The Export Development Corporation (EDC). The corrupt ways the Crown Corporation is run and how it brings tragic results to third world countries.

Essay by jennaglovesHigh School, 12th gradeA+, March 2003

download word file, 12 pages 4.2

The Export Development Corporation (EDC) is a Crown corporation established in 1944 through the Export Development Act. The EDC assists Canadian development projects in third world countries through the provision of financial services. It guarantees loans and issues insurance to Canadian companies when no one else will invest in their economically risky projects. As a result the EDC makes these uneconomic investments proceed. Since the EDC is exempted from the Access to Information Act, its activities are sheltered from the public view, so most Canadians have no idea what the EDC is involved in. It has now become clear that a number of EDC supported projects are socially, environmentally, and economically destructive. It is also clear that the EDC's activities are a perfect breeding ground for corruption and for business activities that destroy the environment, sink Third World citizens in debt, and cost Canadians money. Alarmingly, these harmful projects are made possible thanks to mislead and misinformed Canadian Taxpayers.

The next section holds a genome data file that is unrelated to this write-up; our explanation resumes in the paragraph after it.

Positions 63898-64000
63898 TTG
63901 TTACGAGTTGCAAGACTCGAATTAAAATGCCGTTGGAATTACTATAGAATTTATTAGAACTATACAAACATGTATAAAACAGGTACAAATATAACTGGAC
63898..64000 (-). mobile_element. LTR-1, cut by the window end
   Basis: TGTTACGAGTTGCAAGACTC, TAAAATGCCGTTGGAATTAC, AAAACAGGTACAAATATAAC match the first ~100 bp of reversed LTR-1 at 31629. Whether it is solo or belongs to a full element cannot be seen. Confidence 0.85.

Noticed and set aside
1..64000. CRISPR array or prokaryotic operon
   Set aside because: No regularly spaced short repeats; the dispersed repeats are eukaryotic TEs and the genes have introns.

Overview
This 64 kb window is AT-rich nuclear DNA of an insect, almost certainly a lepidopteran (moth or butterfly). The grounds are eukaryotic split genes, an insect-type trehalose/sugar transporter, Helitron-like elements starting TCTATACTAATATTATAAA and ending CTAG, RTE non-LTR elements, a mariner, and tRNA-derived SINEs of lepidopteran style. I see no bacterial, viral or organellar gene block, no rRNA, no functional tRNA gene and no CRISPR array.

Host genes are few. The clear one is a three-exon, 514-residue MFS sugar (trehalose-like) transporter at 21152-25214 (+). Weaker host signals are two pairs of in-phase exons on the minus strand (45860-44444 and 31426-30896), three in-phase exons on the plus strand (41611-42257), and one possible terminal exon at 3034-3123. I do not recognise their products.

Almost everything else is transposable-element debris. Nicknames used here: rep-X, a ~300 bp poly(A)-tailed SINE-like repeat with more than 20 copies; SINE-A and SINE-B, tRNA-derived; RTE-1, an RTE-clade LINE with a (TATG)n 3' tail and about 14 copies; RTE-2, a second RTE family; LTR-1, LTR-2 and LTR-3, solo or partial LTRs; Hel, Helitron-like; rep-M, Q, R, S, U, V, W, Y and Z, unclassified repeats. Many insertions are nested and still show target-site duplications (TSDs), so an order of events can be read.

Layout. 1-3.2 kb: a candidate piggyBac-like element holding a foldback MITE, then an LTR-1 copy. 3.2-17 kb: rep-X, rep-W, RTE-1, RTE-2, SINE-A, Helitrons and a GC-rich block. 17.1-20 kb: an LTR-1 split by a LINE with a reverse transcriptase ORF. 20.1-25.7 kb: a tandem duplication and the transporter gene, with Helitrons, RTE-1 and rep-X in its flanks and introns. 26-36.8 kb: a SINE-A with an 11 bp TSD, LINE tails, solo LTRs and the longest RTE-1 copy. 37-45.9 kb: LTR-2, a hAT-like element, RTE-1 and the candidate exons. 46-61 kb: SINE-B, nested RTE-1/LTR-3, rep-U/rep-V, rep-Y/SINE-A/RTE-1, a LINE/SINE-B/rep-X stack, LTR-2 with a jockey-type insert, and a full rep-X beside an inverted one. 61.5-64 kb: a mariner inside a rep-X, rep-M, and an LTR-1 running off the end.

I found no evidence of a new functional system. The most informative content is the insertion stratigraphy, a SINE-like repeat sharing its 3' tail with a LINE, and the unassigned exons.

What the EDC is doing to other countries and our own, is unacceptable and should be put to a stop.

Canadian citizens, living in a country where democracy rules and free speech is encouraged, have a right to obtain knowledge about what major Canadian corporations are investing in and what types of projects they are supporting. Crown agencies like the Export Development Corporation should be subject to the Access to Information Act. What the Access to Information Act provides for the public is records ranging from expense reports to correspondence from major federal departments. These types of records are accessible to the public for a fee of $5.00. However, several agencies are not

subject to the Act, particularly Crown corporations and other entities created by the government. These Access laws encourage corporations to be "demonstrably worthy of public trust"...